Indiana's Carnegie Libraries: "Temples of Knowledge"

Recently I have been doing some research on Indiana's Carnegie libraries, specifically for Monticello's Carnegie Library. I had heard once or twice before that Indiana has more Carnegie libraries than any other state.....oddly enough, it was mentioned as a sort of justification to tear down River City's own Carnegie "in the middle of the night" as some recall.

Andrew Carnegie amassed a fortune in the steel business in Pittsburgh during the latter part of the 19th century. When he sold his company to U. S. Steel and J. P. Morgan in 1901 he increased his philanthropic giving, particularly to support the broad national movement of establishing public libraries. Carnegie funded the construction of 2,509 libraries throughout the English-speaking world. This amounted to $55 million in donations to cities and towns. A total of 1,679 libraries were funded by Carnegie in the United States. More Carnegie libraries were funded in Indiana than in any other state: 164 libraries were funded in 155 Indiana communities at a cost of $2,614,000. Of the 164 library buildings funded by Carnegie in Indiana, only 18 have been razed (according to Alan McPherson in Temples of Knowledge).

Carnegie believed that the public library was “the people’s university” and that it generally supported the betterment of a democratic society. He also believed that libraries enabled immigrants to have a better cultural understanding of America. At the time of his death Carnegie had distributed 90% of his wealth for the betterment of mankind.

Publicly funded county and township libraries in 19th century Indiana were typically poorly housed and had a limited selection of reading materials. An early Indiana philanthropist, William Maclure of New Harmony, had assisted in establishing Mechanics and Workingmen’s Libraries in most of Indiana’s counties. By the end of the 19th century the state seemed culturally ready for the establishment of libraries. Legislation at the state level in 1899 permitted the levy of a local tax for the support of public libraries, supported by business leaders and the power elite. Literary and women’s clubs at the end of the 19th century promoted the idea of better public libraries as well.

A national consciousness of social responsibility to improve one’s community and home had become part of American life during the first decades of the 20th century (ah the good ol days). This further aided the establishment of what many considered a symbol of community pride and intellect: the public library. The decades during which Carnegie funded libraries in Indiana were considered the second half of Indiana’s golden age of literature. While it may seem hard to imagine, the literature produced by Hoosiers created a cultural shift in Indiana as a national demand for works by Indiana authors occurred. This helped to improve and increase the general public perception and receptiveness of literature and culture in Indiana.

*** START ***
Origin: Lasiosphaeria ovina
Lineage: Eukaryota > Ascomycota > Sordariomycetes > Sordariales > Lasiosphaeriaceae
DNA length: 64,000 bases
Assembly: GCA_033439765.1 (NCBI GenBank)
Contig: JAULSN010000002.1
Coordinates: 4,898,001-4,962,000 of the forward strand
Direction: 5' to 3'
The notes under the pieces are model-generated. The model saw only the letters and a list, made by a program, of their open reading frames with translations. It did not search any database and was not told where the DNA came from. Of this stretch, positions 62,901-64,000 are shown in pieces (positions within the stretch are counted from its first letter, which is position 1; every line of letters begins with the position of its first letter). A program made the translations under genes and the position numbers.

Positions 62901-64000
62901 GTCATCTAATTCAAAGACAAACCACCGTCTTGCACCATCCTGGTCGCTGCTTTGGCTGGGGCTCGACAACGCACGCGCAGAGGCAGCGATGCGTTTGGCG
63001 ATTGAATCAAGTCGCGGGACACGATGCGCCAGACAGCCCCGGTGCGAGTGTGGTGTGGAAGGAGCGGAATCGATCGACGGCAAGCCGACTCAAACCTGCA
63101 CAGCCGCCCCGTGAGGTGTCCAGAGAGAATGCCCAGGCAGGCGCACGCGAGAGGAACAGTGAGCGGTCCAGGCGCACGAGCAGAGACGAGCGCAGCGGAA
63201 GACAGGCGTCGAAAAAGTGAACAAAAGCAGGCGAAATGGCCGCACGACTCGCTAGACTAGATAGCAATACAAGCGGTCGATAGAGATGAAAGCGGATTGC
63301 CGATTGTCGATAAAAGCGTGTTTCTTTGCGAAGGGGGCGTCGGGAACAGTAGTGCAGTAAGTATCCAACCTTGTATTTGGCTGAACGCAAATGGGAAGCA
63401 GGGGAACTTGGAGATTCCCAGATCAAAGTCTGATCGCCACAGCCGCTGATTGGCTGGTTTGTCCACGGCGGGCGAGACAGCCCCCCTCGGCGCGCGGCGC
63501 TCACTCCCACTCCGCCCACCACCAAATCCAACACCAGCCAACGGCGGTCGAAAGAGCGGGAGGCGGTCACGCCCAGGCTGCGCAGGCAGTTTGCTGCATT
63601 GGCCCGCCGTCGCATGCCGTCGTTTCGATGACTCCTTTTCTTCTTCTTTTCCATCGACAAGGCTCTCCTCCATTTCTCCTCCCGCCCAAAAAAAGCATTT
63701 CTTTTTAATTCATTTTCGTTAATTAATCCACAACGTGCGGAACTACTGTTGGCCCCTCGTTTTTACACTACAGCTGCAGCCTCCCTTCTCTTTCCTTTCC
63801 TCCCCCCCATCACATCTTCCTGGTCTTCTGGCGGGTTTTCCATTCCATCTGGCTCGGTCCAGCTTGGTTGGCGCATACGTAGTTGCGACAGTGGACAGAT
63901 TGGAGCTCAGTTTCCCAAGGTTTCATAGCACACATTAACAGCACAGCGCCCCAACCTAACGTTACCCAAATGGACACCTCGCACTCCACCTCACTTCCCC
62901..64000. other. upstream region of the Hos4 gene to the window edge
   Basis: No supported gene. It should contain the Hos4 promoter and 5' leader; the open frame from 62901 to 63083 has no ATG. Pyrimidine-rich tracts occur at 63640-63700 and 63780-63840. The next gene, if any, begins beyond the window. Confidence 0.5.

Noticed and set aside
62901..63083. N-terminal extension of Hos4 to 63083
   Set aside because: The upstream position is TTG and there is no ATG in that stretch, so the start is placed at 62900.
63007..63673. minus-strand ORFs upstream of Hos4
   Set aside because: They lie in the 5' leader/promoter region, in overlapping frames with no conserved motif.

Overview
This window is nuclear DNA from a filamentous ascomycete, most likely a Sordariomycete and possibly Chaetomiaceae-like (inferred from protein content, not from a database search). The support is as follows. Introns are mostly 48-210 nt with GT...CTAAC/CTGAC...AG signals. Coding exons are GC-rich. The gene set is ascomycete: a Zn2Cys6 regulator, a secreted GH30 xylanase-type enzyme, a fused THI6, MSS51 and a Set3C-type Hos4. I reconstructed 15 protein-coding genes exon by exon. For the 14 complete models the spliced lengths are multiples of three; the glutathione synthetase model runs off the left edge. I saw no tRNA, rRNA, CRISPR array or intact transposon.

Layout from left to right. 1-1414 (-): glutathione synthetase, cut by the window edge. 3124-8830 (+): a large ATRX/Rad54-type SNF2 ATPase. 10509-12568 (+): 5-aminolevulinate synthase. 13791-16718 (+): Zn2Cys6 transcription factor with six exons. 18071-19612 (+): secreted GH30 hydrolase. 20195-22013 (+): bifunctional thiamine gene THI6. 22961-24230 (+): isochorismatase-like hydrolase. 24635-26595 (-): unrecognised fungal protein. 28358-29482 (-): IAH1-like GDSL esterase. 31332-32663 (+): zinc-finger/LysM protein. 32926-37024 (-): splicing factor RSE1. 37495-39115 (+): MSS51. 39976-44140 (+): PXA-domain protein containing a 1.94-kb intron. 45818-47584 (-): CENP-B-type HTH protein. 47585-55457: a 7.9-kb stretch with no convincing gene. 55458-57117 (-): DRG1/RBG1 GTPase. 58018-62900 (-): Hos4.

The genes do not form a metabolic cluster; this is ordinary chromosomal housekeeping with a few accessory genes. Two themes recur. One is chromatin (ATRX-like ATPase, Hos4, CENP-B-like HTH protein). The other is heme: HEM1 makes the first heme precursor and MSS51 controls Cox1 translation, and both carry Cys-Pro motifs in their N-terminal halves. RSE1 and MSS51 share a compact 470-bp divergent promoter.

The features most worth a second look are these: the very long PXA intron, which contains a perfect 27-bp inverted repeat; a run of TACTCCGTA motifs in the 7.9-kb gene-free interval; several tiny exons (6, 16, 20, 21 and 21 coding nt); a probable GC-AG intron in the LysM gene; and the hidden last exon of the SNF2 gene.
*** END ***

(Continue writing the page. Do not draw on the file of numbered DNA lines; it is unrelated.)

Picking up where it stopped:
Monticello's public library can trace its roots to 1903 when White County’s superintendent of public schools, J. W. Hamilton, began to urge officials to establish a library. A public library board was created on March 4, 1903. A tax was levied by Monticello on property owners for the operation of the library. Over 800 books were received from a book drive that was held in town to build the library’s inventory. Additional books were purchased to bring the total to 1,025 and on the afternoon of September 1, 1903, the Monticello Public Library was opened to the public.

The library had been housed in two rooms of the courthouse until demand for a permanent home for the library resulted in a letter to Andrew Carnegie in 1905. The letter requested information on what steps would need to be taken to request funds for the construction of a library building. Carnegie responded with a commitment of $10,000 for a building in Monticello.